We’re taking a look back at what was happening across Renfrewshire this time 10 years ago.

We have dived into the extensive archives here at the Gazette and had a look at Wednesday, March 17, to find and share some of the content that we covered then.

Do you recognise or remember these stories?

1. New hall to be town focal point

The Gazette:

The Gazette:

Construction of the improved Johnstone Town Hall started in the new year of 2014 on the site of the previous town building and library.

The new facility opened in the summer 2015.

Early rendered images showcased what the building would look like prior to it being built, showing how the space would look as a packed theatre and set up for a wedding function. 

Speaking at the time of the announcement, councillor Jim Harte, convener of the council’s Sports, Leisure and Culture Policy Board, said: “As these images show the new Johnstone Town Hall will be an attractive and modern building fit for 21st-century living.

“With its central location and multiple uses, we expect it to become the centrepiece of civic life in Johnstone and its surrounding villages for generations to come."

2. Dad reaching high with charity climb

The Gazette:

The father of a three-year-old who was horrifically burned as a baby climbed Mount Everest for charity.

Little Tamara MacPherson was badly scalded when she tipped a searing hot cup of coffee over herself after reaching for a mug on a kitchen counter.

She was rushed to the Royal Alexandra Hospital in Paisley before being sent to Yorkhill Hospital for an emergency operation to treat severe burns on her arms, chest and face.

Two years on from the ordeal and being “miraculously” left without scars, her doting dad Colin wanted to give back to the charity which helped treat his daughter.

The then 40-year-old, from Erskine, set out to reach the base of Mount Everest over 16 days in as he looked to raise £4000 for Yorkhill Children's Hospital.

3. Park adds a cool £15m to economy

The Gazette:

The Gazette:

Clyde Muirshiel Park authorities welcomed a report that shows the services it delivers are worth £15 million a year.

The independent study, using the Social Return on Investment (SROI) methodology, showed that services valued at £9 are delivered for every £1 put into the park.

Clyde Murshiel, Scotland’s largest regional park, encapsulates sites including Castle Semple, Lunderston Bay and Locherwood Community Woodland.

The area offers a range of outdoor activities for cyclists and walkers.

The park also contained a campsite based at Barnbrock Farm, Lochwinnoch, allowing visitors to camp in wooden huts or bring their own tent.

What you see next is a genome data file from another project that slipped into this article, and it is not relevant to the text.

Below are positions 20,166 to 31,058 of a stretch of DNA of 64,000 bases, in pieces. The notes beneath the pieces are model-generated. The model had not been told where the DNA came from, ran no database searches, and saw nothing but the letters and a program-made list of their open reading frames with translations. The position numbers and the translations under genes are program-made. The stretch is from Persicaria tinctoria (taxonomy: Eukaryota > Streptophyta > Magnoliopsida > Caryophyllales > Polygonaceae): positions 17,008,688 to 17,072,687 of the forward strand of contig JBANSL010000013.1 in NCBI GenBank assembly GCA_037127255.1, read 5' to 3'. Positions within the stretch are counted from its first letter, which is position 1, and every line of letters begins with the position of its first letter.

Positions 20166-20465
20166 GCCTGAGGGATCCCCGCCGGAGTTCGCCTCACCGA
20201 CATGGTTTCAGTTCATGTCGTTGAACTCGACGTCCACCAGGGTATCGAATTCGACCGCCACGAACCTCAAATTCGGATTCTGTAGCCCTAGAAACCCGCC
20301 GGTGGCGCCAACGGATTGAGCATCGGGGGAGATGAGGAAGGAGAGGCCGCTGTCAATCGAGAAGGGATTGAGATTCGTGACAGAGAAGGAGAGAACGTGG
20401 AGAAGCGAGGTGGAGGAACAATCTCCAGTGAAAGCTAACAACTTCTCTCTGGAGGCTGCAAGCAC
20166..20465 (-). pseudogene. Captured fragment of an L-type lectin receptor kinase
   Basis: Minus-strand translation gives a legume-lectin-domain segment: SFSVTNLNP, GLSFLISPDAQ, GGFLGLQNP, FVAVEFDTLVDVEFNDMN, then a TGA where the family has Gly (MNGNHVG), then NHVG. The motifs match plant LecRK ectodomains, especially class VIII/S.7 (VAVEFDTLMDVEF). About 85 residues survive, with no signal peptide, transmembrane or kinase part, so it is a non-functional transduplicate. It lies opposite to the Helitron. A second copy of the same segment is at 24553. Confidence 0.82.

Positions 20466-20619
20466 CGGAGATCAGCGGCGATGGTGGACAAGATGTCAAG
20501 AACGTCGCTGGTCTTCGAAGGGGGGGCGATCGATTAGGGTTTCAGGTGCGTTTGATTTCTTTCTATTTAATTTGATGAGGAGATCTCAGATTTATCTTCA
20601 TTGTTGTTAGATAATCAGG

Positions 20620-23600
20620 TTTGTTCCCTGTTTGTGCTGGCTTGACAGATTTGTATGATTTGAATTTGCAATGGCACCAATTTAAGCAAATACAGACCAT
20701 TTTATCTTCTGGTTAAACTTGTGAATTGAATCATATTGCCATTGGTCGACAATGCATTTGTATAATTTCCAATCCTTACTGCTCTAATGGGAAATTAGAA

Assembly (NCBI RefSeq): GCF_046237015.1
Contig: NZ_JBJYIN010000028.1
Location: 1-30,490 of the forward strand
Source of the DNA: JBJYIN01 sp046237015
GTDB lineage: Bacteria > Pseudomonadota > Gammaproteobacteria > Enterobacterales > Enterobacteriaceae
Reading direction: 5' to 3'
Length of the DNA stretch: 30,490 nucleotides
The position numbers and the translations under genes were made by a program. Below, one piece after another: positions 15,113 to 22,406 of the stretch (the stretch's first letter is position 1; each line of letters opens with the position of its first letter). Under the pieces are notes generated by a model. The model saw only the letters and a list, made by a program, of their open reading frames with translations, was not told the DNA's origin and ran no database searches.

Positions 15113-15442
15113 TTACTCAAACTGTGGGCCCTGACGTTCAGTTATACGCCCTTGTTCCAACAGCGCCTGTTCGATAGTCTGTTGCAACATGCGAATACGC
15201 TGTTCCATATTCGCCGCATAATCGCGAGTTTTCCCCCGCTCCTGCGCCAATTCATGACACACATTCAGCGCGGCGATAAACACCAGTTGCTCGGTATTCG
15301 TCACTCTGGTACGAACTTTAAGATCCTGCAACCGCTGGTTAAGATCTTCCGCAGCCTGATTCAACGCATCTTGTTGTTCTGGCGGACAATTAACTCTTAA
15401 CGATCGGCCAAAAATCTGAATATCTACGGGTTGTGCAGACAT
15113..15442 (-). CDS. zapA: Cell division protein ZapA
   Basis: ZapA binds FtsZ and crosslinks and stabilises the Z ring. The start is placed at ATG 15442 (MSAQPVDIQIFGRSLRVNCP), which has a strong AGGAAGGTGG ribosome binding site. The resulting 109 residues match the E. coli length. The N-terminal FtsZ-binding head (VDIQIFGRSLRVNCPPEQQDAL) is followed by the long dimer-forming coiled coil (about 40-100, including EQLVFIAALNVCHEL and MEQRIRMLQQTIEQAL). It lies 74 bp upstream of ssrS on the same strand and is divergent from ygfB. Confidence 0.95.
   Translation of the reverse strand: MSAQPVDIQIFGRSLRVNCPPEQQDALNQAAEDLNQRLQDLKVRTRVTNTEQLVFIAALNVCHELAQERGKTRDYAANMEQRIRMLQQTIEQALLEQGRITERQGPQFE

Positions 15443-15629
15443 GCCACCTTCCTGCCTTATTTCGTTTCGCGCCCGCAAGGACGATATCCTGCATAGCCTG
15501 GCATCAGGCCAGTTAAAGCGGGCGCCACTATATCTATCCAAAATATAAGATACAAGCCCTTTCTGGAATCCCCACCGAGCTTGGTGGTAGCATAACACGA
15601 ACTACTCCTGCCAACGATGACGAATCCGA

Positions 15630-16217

4. Award for Guides

The Gazette:

Members of the 1st Howwood Guides celebrated after receiving the highest accolade — the Baden-Powell Challenge Award.

Howwood youngsters Amy White and Beth Montgomery, both 14, received the award from Moira Johnston, county commissioner of Girlguiding Renfrewshire, at the annual Thinking Day Parade at Howwood Parish Church.

Amy and Beth completed a range of exciting activities to achieve the award, including organising a Jubilee party for Howwood Rainbows, hosting a Chinese New Year night for the Guides, assisting in community projects and completing their First Aid Badge.

5. Kids have spring in their step after taking trophy

The Gazette:

Talented tots at Kilmacolm Nursery had taken home a trophy for their planting skills.

It was horticultural heaven at Port Glasgow Town Hall as the annual bulb show sprang into life.

Colourful displays of spring flowers, pot plants, paintings and handicrafts impressed hundreds of people who flocked to the popular event on Saturday.

Winners on the day included the village nursery tots, who took home the prestigious Jim Hunter Trophy, with Whinhill and King’s Oak nurseries in second and third place respectively.

6. Record-breaking LEGO exhibition at Paisley Museum

The Gazette:

The record-breaking LEGO exhibition visited the Paisley Museum, which was deemed a success for the museum but the wider community.

Brick City smashed the highest number of visits to a single exhibition whilst local businesses reported increased turnover and footfall.

Over its 16-week run, Brick City attracted more than 50,000 visitors who contributed to the best income for Paisley Museum’sshop in more than 13 years.

Paisley Museum is the first in the country to host the exhibition which included models of the London 2012 Olympic Park, Rome’s Colosseum and the Las Vegas strip by LEGO artist, Warren Elsmore, as well as scenes from the royal wedding.